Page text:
Media History

On The Media

Black September

Friday, August 30, 2002

Six days and 29 years before Sept. 11, 2001, terrorists killed 11 Israeli athletes at the Olympics in Munich. Thanks to a large press corps in town for the games, terrorism had for the first reached time a massive global television audience. Bob looks back with Columbia University political science ...

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On The Media

Farnsworth

Friday, August 02, 2002

Legend has it that Philo T. Farnsworth had the idea for television, with its alternating lines of resolution, while plowing the rows of a potato field. Though Farnsworth mastered technology, he was not a master of public relations, and his legacy has been overshadowed by the more publicity-adept David Sarnoff. ...

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On The Media

The War Correspondent

Friday, July 12, 2002

Phillip Knightley’s new book The First Casualty: The War Correspondent as Hero and Myth-Maker from the Crimea to Kosovo runs through 150 years of journalists in war zones. To Knightley, truth is often just as much a casualty as a slain soldier is during wartime. Brooke talks with him about ...

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On The Media

Crackerjack

Friday, June 21, 2002

Since 1912, when they decided to insert a toy in every box, the makers of Crackerjack haven’t done much to promote their product. But the caramel-coated popcorn and peanut snack survived for more than a century, anyway, perhaps because of one fateful reference -- in the song “Take Me Out ...

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On The Media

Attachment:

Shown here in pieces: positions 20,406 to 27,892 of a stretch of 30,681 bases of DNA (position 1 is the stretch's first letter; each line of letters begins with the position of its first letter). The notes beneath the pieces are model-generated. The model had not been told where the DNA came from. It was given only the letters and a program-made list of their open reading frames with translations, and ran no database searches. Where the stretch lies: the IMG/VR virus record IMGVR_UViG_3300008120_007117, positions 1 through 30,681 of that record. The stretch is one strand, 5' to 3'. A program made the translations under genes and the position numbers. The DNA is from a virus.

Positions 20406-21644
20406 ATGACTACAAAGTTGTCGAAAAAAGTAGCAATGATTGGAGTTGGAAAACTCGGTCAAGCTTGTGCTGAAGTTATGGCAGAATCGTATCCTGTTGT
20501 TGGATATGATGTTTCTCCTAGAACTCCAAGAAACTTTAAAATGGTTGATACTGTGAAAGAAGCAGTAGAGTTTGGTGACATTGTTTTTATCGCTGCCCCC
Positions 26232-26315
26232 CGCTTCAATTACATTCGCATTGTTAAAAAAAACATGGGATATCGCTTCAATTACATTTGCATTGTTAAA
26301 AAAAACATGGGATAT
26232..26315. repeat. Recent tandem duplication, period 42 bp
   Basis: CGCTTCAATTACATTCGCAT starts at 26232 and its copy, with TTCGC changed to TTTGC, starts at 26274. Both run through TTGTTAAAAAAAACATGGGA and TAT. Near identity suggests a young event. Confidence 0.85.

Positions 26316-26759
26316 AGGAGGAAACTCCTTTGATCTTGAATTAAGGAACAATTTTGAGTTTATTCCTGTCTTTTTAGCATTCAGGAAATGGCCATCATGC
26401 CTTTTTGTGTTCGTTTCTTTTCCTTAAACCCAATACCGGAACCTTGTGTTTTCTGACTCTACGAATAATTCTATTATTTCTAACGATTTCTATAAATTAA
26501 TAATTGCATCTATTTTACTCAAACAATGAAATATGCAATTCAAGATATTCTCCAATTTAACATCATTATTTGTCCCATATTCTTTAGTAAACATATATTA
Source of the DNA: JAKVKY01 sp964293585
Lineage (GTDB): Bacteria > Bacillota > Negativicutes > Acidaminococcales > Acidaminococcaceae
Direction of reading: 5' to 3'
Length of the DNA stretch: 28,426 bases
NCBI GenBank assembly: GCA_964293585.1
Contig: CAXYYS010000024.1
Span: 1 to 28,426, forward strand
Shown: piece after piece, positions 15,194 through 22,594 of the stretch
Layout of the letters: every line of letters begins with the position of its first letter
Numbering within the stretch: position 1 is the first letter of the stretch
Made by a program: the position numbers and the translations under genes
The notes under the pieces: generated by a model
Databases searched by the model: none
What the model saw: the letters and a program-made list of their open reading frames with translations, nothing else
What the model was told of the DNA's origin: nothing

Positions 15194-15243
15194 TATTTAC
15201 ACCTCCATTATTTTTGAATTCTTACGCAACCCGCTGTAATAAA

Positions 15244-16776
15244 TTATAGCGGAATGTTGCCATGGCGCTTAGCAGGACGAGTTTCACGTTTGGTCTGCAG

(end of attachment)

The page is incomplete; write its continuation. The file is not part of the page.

Bloody Sunday

Saturday, January 26, 2002

Reporters rarely get a second chance to correct the record. But British reporter Peter Pringle did three years ago when the British government decided to reopen the inquiry into Bloody Sunday, the massacre that took place in the city of Derry, Northern Ireland, thirty years ago this week. Brooke takes ...

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On The Media

The First 48 Hours

Saturday, December 29, 2001

Looking back on 2001, the event that dwarfs the rest, of course, is the one that shook the country - and our own offices in lower Manhattan, to the core. OTM’s Producer at Large Mike Pesca assembled this look back at the first two days of coverage after the Twin ...

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On The Media

The Queen

Saturday, December 22, 2001

It’s an English holiday tradition: the Queen’s annual speech of good will toward men broadcast on TV and radio every Christmas afternoon. The Brits, however, may be tiring of it, since viewership has plummeted in the past decade. OTM’s Gareth Mitchell reports from London.

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On The Media

How Much Hitler?

Saturday, December 15, 2001

Since the war in Afghanistan began, up until this week, there was a virtual blackout of the words and image of Osama bin Laden in the U.S. media. It made Brooke wonder how bin Laden coverage compares to Hitler’s during World War II. Historian and archivist J. Fred McDonald discusses ...

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On The Media

New York Exposed

Saturday, December 01, 2001

The Daily News is publishing a book of 80 years of photographs taken in New York City. Brooke talks to retired New York journalist Pete Hamill about the stories the photos tell, and the Big Apple’s history in black and white.

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On The Media

Indoctrination and Rejuvenation

Saturday, November 24, 2001

Ottomar Rudolf was born into Nazi Germany and grew up in the Hitler Youth. Then one day he realized that everything he’d been taught was a lie. Brooke speaks to him about overcoming indoctrination.

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On The Media